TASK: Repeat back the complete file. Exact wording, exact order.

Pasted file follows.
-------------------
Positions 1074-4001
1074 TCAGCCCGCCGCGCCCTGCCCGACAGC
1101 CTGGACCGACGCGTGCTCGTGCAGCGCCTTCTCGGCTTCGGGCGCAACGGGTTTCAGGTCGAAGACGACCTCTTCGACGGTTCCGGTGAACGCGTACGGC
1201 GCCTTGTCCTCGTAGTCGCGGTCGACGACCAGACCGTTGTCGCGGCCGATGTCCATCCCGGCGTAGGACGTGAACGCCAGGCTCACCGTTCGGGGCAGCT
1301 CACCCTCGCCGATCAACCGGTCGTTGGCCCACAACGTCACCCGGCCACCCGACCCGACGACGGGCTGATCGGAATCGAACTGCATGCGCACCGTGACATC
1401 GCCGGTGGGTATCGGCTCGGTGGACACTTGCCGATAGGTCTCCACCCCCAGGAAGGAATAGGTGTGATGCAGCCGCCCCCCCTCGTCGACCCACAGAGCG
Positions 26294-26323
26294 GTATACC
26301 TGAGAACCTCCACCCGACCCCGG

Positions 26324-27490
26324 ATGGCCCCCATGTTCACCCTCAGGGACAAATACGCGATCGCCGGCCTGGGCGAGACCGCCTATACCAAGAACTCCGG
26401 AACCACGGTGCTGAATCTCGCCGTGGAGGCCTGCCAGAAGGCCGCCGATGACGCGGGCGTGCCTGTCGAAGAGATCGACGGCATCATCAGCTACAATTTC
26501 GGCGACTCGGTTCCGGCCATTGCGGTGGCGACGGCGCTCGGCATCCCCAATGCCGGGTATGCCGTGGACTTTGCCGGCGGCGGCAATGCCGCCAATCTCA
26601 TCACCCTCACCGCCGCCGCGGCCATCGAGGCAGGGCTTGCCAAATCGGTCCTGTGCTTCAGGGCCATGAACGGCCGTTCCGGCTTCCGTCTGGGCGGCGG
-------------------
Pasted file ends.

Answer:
Positions 1074-4001
1074 TCAGCCCGCCGCGCCCTGCCCGACAGC
1101 CTGGACCGACGCGTGCTCGTGCAGCGCCTTCTCGGCTTCGGGCGCAACGGGTTTCAGGTCGAAGACGACCTCTTCGACGGTTCCGGTGAACGCGTACGGC
1201 GCCTTGTCCTCGTAGTCGCGGTCGACGACCAGACCGTTGTCGCGGCCGATGTCCATCCCGGCGTAGGACGTGAACGCCAGGCTCACCGTTCGGGGCAGCT
1301 CACCCTCGCCGATCAACCGGTCGTTGGCCCACAACGTCACCCGGCCACCCGACCCGACGACGGGCTGATCGGAATCGAACTGCATGCGCACCGTGACATC
1401 GCCGGTGGGTATCGGCTCGGTGGACACTTGCCGATAGGTCTCCACCCCCAGGAAGGAATAGGTGTGATGCAGCCGCCCCCCCTCGTCGACCCACAGAGCG
Positions 26294-26323
26294 GTATACC
26301 TGAGAACCTCCACCCGACCCCGG

Positions 26324-27490
26324 ATGGCCCCCATGTTCACCCTCAGGGACAAATACGCGATCGCCGGCCTGGGCGAGACCGCCTATACCAAGAACTCCGG
26401 AACCACGGTGCTGAATCTCGCCGTGGAGGCCTGCCAGAAGGCCGCCGATGACGCGGGCGTGCCTGTCGAAGAGATCGACGGCATCATCAGCTACAATTTC
26501 GGCGACTCGGTTCCGGCCATTGCGGTGGCGACGGCGCTCGGCATCCCCAATGCCGGGTATGCCGTGGACTTTGCCGGCGGCGGCAATGCCGCCAATCTCA
26601 TCACCCTCACCGCCGCCGCGGCCATCGAGGCAGGGCTTGCCAAATCGGTCCTGTGCTTCAGGGCCATGAACGGCCGTTCCGGCTTCCGTCTGGGCGGCGG